Christmas and karma

Streets have been dressed up with lights for some weeks now, everybody is happy and nice because Christmas is coming and that’s how it’s supposed to be and choosing the best presents is the only thing that worries them.

Christmas is a weird season. Goodness and love fill the air and nothing that happened before matters anymore. Those who see the glass half full argue that we’re nice at least once a year; opponents criticise the agreed hypocrisy as an oasis of goodness doesn’t mean a thing after a year of evil.

This leads to the question: Why do Spanish people regard Christmas as an essential celebration and keep receiving gifts from the Three Wise Men if religion seems to be out of date? There’s no lack of alternatives; they can celebrate winter solstice — which was the original celebration — and receive gifts from their non-religious traditional characters. Christian tradition has undeniably taken roots in our society.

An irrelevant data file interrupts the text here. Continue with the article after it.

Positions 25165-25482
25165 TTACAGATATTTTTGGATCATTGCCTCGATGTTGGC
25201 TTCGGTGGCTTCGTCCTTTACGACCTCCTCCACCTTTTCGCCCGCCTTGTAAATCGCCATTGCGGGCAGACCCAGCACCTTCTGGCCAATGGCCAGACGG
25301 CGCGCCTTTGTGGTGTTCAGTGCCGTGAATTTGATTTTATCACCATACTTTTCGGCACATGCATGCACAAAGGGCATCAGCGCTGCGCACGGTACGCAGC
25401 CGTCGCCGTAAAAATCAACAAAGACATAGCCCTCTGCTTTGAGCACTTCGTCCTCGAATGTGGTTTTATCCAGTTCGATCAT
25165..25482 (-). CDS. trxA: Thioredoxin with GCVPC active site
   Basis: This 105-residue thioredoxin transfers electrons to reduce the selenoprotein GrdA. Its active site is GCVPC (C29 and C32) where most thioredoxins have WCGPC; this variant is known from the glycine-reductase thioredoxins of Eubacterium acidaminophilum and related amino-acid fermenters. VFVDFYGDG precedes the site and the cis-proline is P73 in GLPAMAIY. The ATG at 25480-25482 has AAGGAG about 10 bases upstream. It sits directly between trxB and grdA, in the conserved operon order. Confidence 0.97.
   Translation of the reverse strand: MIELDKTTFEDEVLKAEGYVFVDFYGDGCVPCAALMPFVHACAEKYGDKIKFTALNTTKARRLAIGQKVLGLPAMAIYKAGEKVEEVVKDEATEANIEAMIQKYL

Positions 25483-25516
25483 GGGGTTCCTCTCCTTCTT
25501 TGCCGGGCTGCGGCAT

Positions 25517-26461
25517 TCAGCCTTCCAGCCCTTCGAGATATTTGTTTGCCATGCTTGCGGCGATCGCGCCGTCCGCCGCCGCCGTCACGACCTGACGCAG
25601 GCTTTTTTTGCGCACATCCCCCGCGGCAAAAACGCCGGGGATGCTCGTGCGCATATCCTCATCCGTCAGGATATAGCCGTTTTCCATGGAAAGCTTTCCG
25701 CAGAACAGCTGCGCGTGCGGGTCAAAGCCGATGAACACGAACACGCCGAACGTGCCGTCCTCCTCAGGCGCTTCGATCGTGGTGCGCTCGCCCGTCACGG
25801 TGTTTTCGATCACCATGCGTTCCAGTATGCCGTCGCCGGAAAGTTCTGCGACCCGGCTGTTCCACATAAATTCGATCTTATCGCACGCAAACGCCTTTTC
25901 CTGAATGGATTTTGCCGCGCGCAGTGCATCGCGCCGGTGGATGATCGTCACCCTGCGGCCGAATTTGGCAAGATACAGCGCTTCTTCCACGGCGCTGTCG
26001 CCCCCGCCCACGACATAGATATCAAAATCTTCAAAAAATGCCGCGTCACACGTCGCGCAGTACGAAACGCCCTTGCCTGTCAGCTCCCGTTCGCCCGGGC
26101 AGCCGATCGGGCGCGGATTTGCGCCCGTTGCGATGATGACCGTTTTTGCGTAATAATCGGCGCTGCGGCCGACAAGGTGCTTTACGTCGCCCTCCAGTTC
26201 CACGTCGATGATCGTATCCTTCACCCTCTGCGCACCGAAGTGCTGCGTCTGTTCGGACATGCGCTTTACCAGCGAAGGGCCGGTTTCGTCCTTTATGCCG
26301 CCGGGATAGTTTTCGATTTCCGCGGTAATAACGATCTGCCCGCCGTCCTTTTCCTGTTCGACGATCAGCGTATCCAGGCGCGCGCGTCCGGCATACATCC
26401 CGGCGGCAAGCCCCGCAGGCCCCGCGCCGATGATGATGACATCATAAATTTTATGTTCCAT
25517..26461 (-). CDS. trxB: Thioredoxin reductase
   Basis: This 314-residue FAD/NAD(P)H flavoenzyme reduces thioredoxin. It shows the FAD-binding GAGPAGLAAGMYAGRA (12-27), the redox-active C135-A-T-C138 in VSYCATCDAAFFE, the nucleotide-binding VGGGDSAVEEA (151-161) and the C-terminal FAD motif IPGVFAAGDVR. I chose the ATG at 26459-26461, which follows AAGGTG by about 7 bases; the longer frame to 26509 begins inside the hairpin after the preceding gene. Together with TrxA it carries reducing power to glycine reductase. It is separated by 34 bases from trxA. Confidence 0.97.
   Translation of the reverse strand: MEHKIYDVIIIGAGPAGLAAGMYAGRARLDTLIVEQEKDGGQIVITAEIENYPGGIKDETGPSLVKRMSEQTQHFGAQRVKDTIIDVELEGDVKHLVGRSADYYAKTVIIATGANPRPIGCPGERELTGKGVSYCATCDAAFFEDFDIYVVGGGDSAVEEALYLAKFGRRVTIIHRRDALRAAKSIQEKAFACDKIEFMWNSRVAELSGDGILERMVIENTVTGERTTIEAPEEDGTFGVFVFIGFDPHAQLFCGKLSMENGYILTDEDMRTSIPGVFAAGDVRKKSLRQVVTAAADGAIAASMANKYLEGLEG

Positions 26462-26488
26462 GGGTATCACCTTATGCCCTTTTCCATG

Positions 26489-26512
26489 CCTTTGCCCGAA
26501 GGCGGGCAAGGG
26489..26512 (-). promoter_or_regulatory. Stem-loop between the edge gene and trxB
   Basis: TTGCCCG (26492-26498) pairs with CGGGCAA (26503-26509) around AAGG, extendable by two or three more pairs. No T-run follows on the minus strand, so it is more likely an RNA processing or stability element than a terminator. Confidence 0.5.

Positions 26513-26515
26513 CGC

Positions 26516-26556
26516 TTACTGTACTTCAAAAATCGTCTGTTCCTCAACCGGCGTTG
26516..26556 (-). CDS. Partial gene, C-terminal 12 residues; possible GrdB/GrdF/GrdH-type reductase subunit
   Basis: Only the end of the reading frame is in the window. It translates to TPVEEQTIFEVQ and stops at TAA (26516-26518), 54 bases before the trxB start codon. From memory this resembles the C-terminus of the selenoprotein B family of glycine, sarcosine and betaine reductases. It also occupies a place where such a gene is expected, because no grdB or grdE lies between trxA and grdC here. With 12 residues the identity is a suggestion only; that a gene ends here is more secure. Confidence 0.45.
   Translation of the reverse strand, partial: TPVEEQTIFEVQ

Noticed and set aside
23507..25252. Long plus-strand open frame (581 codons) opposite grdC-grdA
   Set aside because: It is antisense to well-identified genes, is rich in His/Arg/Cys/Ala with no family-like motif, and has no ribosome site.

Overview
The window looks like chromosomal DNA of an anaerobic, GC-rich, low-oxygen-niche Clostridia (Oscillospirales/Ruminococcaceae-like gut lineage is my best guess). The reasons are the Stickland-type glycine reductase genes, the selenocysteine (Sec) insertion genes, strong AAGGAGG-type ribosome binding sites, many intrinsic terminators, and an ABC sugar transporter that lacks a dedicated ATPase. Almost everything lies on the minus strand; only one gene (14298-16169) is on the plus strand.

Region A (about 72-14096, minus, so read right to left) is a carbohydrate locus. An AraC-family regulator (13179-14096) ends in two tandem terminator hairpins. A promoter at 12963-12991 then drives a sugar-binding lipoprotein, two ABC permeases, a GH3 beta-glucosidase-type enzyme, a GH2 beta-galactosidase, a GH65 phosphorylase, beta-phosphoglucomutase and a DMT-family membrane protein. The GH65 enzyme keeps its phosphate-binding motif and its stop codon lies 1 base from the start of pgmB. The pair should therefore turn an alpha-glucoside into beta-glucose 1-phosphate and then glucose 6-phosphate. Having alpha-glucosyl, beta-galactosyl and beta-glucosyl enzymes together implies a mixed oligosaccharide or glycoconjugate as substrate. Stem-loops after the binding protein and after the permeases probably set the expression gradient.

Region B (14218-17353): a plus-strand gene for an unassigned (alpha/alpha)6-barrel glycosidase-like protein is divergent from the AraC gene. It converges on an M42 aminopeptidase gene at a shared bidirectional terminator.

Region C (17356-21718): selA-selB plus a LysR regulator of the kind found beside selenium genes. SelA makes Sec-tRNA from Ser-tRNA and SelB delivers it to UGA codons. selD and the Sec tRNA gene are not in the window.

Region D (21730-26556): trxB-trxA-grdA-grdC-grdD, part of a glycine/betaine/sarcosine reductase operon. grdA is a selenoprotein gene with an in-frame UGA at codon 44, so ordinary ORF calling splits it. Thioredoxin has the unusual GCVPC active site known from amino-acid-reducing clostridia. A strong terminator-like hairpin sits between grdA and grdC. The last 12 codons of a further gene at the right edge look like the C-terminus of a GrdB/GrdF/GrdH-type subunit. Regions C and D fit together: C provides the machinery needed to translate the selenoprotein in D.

Karma is bad.

Were mystical excuses needed, we could look for something more neutral, less fantastic or lyrical, something such as karma. Reincarnations aside, karma is just a cause-effect concept according to which what you give if what you get. Fair as it sounds, many won’t like being forced to be nice all the time to be able to live in peace.

No wonder it’s perceived as normal to be nice for two weeks and forget about a whole year of wickedness in a religious context that forgives sins such as murder by just a secret confession. A philosophy that means a broken nail after acting badly is no match for that.


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